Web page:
The Chicago Tribune launched an effort in this morning’s Sunday paper called “A New Plan of Chicago.” The paper seeks to enlist the help of “civic groups, foundations, community organizations and individuals.” They want to model their effort on Daniel Burnham’s vision laid out in 1909. They will run editorials over the next eight weeks offering ideas on the public schools, the jobs gap, and other societal issues. It is an admirable effort, and I applaud any organization that engages people in a discussion on how to improve this great, global city.
I was also struck by and a little proud of the model they are using for this effort. In laying out “What the goal is,” The Tribune cites City Colleges’ Reinvention initiative as a model that holistically addresses societal issues of crime and underemployment. It is easy in the daily crush of emails, meetings, status reports, grievance hearings and crisis interventions to lose sight of the bigger picture. Through the efforts of faculty, staff and students, Reinvention has led to measurable improvements in the outcomes for our students. Completion rates are up. Student satisfaction is up. More students are taking the courses they need to succeed in four-year colleges and in the job market. Reinvention is making a difference and making things better.
As we have achieved these successes, I have thought about what this says about the role of community colleges. We are the third largest community college system in the country. Our efforts are recognized, in large part through the efforts of Mayor Emanuel, internationally. It is gratifying to see us held up as a model. But until now, I have limited my vision of this model to a higher ed context.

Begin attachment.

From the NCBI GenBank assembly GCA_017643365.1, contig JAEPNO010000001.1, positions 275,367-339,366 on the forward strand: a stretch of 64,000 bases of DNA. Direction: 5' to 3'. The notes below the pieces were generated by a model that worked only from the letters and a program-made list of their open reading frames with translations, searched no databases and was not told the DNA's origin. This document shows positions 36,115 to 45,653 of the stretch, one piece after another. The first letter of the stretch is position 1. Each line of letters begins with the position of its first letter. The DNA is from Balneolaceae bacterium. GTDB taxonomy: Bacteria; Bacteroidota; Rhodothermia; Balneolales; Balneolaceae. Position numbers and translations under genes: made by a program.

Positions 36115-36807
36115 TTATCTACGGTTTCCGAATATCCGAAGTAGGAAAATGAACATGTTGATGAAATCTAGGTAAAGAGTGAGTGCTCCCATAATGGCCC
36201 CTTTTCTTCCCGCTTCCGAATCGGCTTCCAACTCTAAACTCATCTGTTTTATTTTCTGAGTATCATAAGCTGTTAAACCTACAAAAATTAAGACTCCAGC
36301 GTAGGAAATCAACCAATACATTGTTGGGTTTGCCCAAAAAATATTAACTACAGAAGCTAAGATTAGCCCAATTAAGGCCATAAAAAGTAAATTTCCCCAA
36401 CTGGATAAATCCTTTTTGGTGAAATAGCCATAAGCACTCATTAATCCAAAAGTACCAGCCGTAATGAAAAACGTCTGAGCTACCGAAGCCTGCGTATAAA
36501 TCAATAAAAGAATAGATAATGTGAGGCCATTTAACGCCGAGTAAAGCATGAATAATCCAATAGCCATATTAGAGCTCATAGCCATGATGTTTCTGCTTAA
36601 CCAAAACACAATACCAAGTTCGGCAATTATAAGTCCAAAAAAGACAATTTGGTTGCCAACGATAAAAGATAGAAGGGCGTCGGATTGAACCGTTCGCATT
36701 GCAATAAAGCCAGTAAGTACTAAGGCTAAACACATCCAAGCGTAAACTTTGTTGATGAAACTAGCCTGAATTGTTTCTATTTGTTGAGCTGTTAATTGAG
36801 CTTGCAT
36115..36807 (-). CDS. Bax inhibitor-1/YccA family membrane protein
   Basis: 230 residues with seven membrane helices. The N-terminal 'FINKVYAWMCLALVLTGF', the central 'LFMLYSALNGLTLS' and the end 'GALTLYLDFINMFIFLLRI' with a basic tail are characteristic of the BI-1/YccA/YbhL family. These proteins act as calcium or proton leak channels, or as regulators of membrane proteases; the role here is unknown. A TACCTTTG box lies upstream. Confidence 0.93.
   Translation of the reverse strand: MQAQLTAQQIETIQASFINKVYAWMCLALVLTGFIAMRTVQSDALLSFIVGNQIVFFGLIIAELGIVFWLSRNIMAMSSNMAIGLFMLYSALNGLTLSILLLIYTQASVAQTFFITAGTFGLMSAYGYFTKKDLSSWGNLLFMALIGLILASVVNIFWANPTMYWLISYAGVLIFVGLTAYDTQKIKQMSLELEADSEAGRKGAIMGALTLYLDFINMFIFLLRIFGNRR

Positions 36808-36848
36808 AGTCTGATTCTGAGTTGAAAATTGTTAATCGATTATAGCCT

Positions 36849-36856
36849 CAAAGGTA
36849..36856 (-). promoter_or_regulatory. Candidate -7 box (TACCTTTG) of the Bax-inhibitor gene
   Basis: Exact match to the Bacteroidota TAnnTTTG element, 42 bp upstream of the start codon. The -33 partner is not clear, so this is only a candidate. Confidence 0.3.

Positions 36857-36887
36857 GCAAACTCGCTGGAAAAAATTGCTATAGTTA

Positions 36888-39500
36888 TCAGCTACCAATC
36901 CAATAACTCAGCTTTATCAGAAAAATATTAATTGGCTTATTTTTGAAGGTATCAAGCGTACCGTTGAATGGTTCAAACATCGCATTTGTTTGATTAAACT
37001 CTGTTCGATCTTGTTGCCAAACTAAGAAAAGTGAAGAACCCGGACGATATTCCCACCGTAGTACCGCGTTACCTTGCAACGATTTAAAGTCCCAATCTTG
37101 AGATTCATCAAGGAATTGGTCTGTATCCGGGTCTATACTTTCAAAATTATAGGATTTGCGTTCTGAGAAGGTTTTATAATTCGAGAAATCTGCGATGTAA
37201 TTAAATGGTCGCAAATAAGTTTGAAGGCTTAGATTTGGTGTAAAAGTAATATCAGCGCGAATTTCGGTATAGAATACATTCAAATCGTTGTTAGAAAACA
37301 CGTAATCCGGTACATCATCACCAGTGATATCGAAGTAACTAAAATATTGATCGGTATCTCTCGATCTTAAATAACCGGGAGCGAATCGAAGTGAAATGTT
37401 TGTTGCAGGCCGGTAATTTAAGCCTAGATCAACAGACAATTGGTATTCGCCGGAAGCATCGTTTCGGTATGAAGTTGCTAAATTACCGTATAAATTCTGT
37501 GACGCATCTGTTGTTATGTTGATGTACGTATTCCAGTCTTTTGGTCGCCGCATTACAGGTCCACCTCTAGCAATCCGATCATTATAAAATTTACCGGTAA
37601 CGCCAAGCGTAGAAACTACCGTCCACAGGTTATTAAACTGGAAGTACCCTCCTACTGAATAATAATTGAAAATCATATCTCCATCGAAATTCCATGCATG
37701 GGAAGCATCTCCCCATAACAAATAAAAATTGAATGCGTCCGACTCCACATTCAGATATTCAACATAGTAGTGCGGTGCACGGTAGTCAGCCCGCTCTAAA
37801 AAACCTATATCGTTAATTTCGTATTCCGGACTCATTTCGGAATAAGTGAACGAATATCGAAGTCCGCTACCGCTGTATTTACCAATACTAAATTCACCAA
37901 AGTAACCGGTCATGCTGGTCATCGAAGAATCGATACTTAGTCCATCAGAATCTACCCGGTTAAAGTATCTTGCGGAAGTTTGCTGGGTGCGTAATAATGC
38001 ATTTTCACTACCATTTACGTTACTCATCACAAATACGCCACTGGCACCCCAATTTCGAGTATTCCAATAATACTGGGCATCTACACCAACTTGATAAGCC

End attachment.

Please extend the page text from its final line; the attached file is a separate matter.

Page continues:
The Chicago Tribune has now elevated our efforts as a model for Chicago. I hope, as the Tribune’s effort unfolds, it uses many of the processes Chancellor Hyman employed from the start – forming diverse teams (faculty, staff and students from all seven colleges) to come together and brainstorm on really big problems, research potential solutions, and propose recommendations. These efforts have led to HWC’s 70 percent increase in the number of graduates. They have led to improvement across the system. And they have led to better outcomes for our students.
Make no little plans.